Local theaters waiting for some return to normalcy

Photo by Jenn Moak

Photo by Jenn Moak

Categories: Art, Entertainment, The Daily Gazette

Duncan Morrison had a little time on his hands, so despite the COVID-19 crisis that has crippled the entertainment industry, he decided to become the new president of the Schenectady Civic Players.

“I thought I could come in and shoulder some of the responsibility for others who had been running the show,” said Morrison, an actor, director, stage designer and a member of the International Alliance of Theatrical Stage Employees, a 140,000-member professional union of stage technicians, artisans and craftpersons. “My work has dried up and who knows when it will return. So I’m letting some others step back, relax a little and eventually come back again.”

Morrison, who took over just last month, was referring to his most immediate predecessor as SCP president, Mark Stephens, and the vice-president Cristine M. Loffredo.

“They’ve been doing a lot and I’m just going to give them a chance to breathe,” said Morrison, who has been a regular contributor at the Schenectady Civic Playhouse for two decades. “It’s been a hard couple of months. Mark is the one that came up with term, ‘the Great Intermission.’ This year has really tested everyone’s imagination.”

The theater world came to a halt in mid-March due to COVID-19, and area troupes and performing venues have responded in different ways over the past five months. Some have developed a number of virtual performances using Facebook Live and their own YouTube channel, and others have just about totally shutdown, waiting for a time when they can return to normal, whatever that “new normal” is.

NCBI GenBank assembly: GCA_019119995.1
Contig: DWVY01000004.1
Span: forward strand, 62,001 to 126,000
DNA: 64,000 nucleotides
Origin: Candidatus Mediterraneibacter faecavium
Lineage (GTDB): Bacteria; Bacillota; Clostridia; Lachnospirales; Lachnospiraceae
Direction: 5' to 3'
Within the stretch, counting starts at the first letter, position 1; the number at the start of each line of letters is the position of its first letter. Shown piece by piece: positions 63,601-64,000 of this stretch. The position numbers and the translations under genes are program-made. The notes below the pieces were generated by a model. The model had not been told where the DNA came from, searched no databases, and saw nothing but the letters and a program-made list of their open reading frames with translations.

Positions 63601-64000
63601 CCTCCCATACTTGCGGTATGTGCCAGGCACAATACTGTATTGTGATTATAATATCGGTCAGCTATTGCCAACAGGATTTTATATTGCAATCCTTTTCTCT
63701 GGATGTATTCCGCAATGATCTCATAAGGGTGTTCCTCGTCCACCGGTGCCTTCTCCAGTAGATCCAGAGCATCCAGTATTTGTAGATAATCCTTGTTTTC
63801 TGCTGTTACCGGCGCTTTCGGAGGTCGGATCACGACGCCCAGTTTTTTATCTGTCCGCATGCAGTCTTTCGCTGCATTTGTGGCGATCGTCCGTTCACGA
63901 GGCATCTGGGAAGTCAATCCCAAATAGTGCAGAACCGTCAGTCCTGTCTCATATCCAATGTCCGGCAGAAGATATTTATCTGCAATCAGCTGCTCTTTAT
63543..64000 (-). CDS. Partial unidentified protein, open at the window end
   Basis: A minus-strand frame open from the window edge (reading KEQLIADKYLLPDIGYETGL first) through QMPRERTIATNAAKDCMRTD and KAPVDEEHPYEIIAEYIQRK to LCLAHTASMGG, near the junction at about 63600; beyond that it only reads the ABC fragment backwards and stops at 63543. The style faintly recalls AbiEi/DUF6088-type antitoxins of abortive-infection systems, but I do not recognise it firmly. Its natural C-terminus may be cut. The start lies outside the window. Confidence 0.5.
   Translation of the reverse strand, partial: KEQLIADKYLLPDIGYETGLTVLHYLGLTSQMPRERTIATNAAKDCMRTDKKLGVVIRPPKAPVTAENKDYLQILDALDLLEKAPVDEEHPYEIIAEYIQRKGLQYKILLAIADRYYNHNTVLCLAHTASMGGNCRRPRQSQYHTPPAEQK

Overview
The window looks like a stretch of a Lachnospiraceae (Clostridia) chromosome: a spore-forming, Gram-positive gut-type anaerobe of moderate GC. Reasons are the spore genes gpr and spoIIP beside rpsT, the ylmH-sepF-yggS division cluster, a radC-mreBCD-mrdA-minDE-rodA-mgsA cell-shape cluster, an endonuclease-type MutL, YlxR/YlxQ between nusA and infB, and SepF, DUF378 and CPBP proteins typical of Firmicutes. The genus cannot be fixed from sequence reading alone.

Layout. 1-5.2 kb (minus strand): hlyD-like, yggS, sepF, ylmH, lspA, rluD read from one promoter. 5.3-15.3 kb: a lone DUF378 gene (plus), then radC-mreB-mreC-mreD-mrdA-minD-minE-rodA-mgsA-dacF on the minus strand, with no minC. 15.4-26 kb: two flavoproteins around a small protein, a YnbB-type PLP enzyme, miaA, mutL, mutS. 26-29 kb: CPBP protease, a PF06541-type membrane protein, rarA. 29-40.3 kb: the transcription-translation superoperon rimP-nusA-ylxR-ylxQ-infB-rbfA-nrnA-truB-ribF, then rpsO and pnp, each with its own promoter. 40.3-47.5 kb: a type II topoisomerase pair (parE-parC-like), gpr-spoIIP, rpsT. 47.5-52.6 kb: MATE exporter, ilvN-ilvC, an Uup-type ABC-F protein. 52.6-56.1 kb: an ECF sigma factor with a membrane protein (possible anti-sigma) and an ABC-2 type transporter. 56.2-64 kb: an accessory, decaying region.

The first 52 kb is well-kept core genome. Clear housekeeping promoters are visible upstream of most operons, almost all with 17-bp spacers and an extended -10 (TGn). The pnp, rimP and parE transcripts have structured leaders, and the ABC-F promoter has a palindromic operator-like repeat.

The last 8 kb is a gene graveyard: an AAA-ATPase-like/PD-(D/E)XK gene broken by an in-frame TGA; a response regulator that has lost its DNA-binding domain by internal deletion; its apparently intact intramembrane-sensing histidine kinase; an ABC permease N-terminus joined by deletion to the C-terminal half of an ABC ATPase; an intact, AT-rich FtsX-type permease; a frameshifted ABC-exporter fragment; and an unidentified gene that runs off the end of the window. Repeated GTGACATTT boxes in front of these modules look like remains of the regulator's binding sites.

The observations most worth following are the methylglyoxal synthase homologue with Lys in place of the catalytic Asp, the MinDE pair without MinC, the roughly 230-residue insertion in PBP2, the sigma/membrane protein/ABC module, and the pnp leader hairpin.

At the Schenectady Civic Playhouse in the Stockade section of Schenectady, Morrison and  his crew are already looking ahead to next spring.

“We’re hoping to put on a full stage production next May, however we have to remain flexible because we don’t know what the circumstances are going to be like,” said Morrison, whose professional career often involves working behind the curtain at places like Proctors and the Palace Theatre in Albany. “We’d also like to do something in March that could be done live or maybe filmed for our YouTube channel. We’re working on the idea of the American voice, and putting together 20 minute dialogues from people like Samuel Clemens, Will Rogers, Langston Hughes, James Baldwin and others. We might also do that in virtual form because people just might not feel comfortable coming back to the theater yet.”

For Capital Repertory Theatre artistic director Maggie Mancinelli-Cahill, there is some silver lining in the dark cloud that has enveloped the theater world.

“We did our entire new play series virtually, and while I can tell you there is very little good to say about this time period, we have discovered that play readings and developmental work can be done virtually,” said Mancinelli-Cahill. “And instead of flying people in to do a show, we can do it virtually and hire people in Los Angeles or Atlanta, like we did for ‘A Distinct Society.’ It’s not live entertainment in a theater, but it’s something we can do that is educational and entertaining.”

At Curtain Call Theatre in Latham, founder and artistic director Carol Max is waiting until she can do it the way she knows best; with patrons in their seats.